Last year for the first time, Amnesty International Luxembourg (AIL) helped support a man from being deported from Luxembourg. The name of the Senegalese teacher and former AIL employee is Abdou Sané, and he had been held at a refugee centre in April 2015, awaiting deportation.
A petition was launched by AIL, pressuring the Foreign Ministry to allow Sané to stay.
The petition succeeded which meant that Sané, an active community member in Luxembourg, wasn’t deported.
This case in Luxembourg was just one in a total of 43 similar cases around the world which AI supported at a global level in what AIL Director Stan Brabant called a “paradoxical” year during Tuesday’s press conference to present the organisation’s 2015 balance sheet.
‘A bad year for human rights’
The year of contrasts lies in the fact that despite a challenging year, AIL saw a strong growth in mobilisation among the Luxembourg community, especially among youth.
“We faced a very bad year with regards to human rights,” said AIL President David Pereira, citing two main challenges in particular: a decline in democratic values, as well as the recent attacks in Europe (Pereira noted as well the importance of not confusing refugees with extremists).
Nevertheless, there is good news for the local section, which saw a 30 percent increase in the number of signatures it received and double the number of event participants year on year.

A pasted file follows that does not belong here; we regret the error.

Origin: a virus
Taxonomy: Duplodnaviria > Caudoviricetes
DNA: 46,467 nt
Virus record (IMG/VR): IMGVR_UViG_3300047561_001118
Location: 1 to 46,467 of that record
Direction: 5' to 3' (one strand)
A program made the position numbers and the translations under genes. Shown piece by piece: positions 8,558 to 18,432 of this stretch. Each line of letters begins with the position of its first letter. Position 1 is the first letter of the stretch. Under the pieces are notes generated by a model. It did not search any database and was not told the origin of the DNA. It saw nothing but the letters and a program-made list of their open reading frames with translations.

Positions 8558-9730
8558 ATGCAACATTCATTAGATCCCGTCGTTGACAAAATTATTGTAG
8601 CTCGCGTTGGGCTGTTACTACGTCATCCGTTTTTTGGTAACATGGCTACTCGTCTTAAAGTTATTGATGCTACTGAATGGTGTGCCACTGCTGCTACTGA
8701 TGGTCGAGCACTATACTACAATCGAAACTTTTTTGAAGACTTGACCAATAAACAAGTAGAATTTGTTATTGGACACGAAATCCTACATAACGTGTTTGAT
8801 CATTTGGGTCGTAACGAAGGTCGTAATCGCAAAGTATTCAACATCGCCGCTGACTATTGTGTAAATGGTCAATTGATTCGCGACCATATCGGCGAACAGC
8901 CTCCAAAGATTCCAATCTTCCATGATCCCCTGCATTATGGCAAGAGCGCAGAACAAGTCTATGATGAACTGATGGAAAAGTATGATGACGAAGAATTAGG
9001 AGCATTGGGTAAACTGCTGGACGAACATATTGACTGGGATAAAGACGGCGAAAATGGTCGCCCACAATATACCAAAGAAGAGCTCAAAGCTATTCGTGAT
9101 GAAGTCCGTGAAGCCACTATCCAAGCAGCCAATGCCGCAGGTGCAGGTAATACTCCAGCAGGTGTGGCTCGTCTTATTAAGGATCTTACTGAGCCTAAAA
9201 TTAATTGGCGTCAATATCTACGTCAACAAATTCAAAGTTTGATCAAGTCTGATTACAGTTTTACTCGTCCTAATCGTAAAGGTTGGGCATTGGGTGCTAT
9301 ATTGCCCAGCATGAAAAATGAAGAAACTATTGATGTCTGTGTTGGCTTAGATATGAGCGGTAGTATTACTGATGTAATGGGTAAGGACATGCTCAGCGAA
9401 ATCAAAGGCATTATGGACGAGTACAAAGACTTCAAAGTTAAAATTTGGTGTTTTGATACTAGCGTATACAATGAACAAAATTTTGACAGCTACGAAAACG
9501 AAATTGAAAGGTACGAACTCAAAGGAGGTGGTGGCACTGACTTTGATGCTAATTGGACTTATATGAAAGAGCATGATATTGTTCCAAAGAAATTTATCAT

What’s more, it gained 187 new members–critical for an organisation which received 38 percent of its revenue last year from regular donations (compared to 25 percent from one-off donations, its second highest revenue source).
Furthermore, in 2015, AIL received more than 3,800 signatures through its SMS system, which has made signing and donating more simple and rapid.
Volunteers are key
It may come as no surprise that AIL was at the heart of the refugee crisis in 2015–and not just in the case for Sané.
AIL launched a petition asking the government to welcome at least 600 Syrian refugees and took a number of other steps, including setting up a helpdesk for refugees and migrants, run completely by volunteers.
It’s these volunteers who also helped collect over 2,800 letters and more than 13,000 signatures in 2015, but AIL also recognises the challenges it has in the future to reach out to more of the population.
According to Pereira, work can still be done: whether it’s reaching out to foreigners and cross-border workers, or focusing on less central regions of the Grand Duchy.